December 17, 1926.
Claim to indemnity may be enforced against insurer, even if liability has not been fixed by judgment.
1. The holder of a policy insuring him against loss by reason of the liability imposed by law for damages on account of bodily injuries received by a third person, may enforce his claim to indemnity although liability was not established by judgment. The settlement of the claim of the injured party is prima facie evidence of liability and the amount thereof.
When insurer may refuse to make prudent settlement unless insured contributes to the fund.
2. Where the insured is clearly liable and the insurer, after undertaking the defense of the action, refuses to make a prudent settlement unless the insured contributes a portion of the amount required, the refusal must be made in good faith and upon reasonable grounds for the belief that an excessive amount is demanded for a settlement.
Demurrer to complaint overruled on appeal
3. The facts alleged in the complaint and the fair inferences therefrom would justify a recovery if sustained by competent evidence.
Liability Insurance, 36 C.J. p. 1115 n. 72 New; p. 1116 n. 93, 94, 97; p. 1124 n. 21.
Pleading, 31 Cyc. p. 52 n. 76; p. 289 n. 61.
Plaintiff appealed from an order of the district court for Ramsey county, Michael, J., sustaining defendant's demurrer to the complaint. Reversed.
Daggett Pew, for appellant.
Oppenheimer, Dickson, Hodgson, Brown Donnelly, for respondent.
This is an appeal from an order sustaining a demurrer to the complaint.
Omitting the formal allegations, the facts set forth are as follows: Plaintiff furnished electric light and power to consumers in and near the town of Mendota. Defendant had insured plaintiff in the sum of $5,000 against loss by reason of the liability imposed by law for damages on account of bodily injuries received by any one person not employed by plaintiff. Mike Finch, who was not plaintiff's employe, suffered severe injuries and brought suit against plaintiff and the Northern States Power Company and the Tri-State Telephone Telegraph Company to recover damages. The complaint states that the injuries were sustained "under circumstances creating clear liability on the part of this plaintiff * * * for damages." Defendant undertook the defense of the action in plaintiff's behalf and agreed with plaintiff that, if it were possible to satisfy plaintiff's liability to Finch, it would pay the amount required of plaintiff to effect a settlement provided it did not exceed $5,000.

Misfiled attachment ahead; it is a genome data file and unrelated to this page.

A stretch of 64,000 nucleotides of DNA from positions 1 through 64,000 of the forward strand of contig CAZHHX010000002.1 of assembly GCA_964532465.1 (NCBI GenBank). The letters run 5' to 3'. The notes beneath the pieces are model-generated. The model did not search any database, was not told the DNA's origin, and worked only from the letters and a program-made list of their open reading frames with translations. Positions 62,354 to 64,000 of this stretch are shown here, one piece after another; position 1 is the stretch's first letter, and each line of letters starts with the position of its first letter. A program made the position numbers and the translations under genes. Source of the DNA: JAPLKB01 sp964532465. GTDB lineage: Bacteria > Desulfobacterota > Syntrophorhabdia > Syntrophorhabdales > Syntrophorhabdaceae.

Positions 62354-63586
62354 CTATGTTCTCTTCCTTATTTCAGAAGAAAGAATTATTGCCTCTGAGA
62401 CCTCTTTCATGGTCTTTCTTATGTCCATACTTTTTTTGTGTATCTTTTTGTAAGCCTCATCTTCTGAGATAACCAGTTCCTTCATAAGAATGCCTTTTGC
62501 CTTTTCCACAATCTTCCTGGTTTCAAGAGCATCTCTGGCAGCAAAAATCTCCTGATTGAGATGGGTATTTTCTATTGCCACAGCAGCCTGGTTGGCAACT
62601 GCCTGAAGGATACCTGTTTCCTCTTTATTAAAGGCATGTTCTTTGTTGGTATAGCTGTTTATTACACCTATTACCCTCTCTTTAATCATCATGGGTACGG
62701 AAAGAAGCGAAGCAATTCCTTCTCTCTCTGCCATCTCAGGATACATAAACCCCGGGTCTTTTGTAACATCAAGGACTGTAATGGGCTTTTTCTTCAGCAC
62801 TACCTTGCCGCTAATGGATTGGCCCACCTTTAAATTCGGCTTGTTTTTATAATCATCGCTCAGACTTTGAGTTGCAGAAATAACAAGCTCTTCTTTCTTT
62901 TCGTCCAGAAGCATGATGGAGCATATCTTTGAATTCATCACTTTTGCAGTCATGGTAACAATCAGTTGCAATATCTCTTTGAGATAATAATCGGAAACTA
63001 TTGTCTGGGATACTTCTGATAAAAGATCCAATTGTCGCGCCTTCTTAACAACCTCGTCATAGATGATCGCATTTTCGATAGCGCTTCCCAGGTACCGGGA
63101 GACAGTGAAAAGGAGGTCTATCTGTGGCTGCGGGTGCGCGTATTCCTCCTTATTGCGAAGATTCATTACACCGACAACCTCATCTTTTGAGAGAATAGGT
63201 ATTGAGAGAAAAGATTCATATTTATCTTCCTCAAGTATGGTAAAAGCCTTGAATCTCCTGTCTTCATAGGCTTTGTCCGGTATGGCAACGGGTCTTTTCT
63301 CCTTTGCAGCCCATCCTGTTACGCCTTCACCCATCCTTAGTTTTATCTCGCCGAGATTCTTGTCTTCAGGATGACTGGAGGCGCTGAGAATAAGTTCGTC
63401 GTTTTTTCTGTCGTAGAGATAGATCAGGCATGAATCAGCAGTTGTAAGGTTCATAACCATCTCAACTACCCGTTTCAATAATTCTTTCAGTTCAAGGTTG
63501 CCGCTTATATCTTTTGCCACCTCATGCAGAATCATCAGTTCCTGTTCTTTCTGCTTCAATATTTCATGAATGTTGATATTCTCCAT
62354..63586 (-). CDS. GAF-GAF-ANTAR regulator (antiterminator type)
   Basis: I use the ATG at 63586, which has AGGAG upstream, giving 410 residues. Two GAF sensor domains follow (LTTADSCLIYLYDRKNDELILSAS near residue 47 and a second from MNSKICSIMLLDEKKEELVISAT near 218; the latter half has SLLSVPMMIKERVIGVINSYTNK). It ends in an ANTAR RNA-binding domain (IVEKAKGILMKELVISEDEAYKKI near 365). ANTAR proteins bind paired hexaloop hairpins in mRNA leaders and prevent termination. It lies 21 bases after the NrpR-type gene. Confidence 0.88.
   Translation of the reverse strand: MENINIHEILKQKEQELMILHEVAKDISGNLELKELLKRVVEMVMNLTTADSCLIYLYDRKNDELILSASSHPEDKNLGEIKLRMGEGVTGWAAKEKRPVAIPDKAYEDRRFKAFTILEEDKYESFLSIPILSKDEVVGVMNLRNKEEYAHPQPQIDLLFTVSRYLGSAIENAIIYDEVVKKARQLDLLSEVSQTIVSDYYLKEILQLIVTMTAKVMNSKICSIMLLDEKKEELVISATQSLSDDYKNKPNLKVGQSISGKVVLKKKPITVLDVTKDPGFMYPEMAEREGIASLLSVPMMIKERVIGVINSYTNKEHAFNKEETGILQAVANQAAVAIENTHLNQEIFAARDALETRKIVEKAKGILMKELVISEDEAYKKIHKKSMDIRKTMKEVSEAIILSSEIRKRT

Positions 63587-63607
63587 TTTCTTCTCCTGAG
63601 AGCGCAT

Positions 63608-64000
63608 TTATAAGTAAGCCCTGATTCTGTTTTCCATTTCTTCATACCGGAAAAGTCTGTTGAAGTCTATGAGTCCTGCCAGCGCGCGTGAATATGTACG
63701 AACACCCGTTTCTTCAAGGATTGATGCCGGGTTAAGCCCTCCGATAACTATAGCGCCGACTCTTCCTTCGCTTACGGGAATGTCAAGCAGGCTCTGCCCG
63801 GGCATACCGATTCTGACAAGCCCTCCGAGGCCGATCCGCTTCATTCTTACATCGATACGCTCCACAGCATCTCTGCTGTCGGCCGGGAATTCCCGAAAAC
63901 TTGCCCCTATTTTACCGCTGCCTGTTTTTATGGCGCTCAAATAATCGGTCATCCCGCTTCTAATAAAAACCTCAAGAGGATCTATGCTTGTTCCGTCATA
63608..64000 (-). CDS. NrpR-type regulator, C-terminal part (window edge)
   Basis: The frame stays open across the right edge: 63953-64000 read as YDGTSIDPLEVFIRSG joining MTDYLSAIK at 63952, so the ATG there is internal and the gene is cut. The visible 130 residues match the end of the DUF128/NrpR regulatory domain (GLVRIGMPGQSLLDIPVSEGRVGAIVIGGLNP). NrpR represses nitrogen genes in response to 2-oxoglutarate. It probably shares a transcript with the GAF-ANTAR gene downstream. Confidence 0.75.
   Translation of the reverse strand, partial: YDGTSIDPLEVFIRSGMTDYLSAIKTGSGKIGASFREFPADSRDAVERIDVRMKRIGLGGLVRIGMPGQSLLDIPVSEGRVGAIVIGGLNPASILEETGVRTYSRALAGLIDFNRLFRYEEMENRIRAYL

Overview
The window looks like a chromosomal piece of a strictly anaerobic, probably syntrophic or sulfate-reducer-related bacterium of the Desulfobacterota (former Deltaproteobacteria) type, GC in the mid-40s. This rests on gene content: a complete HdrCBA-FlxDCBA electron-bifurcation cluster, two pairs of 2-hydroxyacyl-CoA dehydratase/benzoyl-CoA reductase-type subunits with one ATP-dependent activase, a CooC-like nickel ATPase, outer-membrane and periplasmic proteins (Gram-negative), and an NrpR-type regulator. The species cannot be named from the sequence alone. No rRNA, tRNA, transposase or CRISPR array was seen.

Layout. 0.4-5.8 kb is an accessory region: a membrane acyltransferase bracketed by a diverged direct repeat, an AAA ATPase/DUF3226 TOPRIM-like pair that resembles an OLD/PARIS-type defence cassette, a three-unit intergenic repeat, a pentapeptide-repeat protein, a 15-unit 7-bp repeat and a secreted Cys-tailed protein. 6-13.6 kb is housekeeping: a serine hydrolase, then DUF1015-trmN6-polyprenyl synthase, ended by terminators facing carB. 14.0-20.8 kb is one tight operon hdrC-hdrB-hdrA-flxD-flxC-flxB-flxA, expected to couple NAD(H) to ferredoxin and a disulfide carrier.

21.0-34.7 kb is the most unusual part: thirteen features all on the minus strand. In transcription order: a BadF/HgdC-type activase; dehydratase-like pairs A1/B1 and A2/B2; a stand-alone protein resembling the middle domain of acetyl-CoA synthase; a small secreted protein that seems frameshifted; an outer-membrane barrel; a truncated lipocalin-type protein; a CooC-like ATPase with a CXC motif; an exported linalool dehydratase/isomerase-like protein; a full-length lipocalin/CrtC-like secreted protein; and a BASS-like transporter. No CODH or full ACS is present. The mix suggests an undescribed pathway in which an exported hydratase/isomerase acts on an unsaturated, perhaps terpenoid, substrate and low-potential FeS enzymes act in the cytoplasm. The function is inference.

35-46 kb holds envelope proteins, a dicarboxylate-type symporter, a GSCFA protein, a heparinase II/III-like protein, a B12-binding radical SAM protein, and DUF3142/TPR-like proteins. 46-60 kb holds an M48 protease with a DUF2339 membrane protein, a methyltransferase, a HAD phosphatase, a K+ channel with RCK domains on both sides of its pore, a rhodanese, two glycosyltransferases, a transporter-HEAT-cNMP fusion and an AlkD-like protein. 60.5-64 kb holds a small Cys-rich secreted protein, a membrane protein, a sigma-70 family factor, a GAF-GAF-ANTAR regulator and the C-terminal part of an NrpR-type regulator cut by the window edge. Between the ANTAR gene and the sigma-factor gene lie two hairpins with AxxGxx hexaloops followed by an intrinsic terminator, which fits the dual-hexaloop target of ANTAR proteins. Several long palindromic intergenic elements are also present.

Finch's action came on for trial in the district court of Ramsey county in November, 1925. While the trial was in progress, Finch agreed to accept $18,000 in full settlement of his claim for damages. The defendants in that action and the defendant in the present action were represented by capable attorneys whose opinion it was that the proposed settlement was advisable. The Northern States Power Company agreed to contribute and did contribute $2,000 and the Tri-State Telephone Telegraph Company $11,250, leaving $4,750 to be contributed by this plaintiff. It requested this defendant to contribute that amount, but defendant repudiated its previous agreement with plaintiff and refused to contribute more than $3,625. Cognizant of its liability to this plaintiff under the terms of the contract of insurance, defendant acted "in bad faith * * * in coercing and compelling this plaintiff to contribute to said settlement" the sum of $1,125, which plaintiff paid in order to satisfy Finch's claim. The defendant's acts were negligent and prejudicial to plaintiff's interests in that damages in excess of $5,000 might have been recovered against this plaintiff if the settlement had not been made. The complaint concluded with a demand for judgment for $1,125.
Defendant's counsel contend that, unless plaintiff's contribution was made under duress or was exacted by defendant in bad faith, there can be no recovery. They also contend that the complaint shows that plaintiff voluntarily paid $1,125 as its share of the amount Finch demanded in settlement of his action. They cite cases holding that an insurer may contract for the exclusive right to settle claims against the insured and may exercise the right as it sees fit, subject only to the qualification that it must act in good faith; cases holding that where the insurer, in violation of its contract, refuses to assume the defense of an action brought against the insured, such an action as this may be maintained; and cases holding that, where the insurer, having undertaken the defense, fails to conduct it with ordinary skill and prudence, it is chargeable with liability for the damages which result to the insured.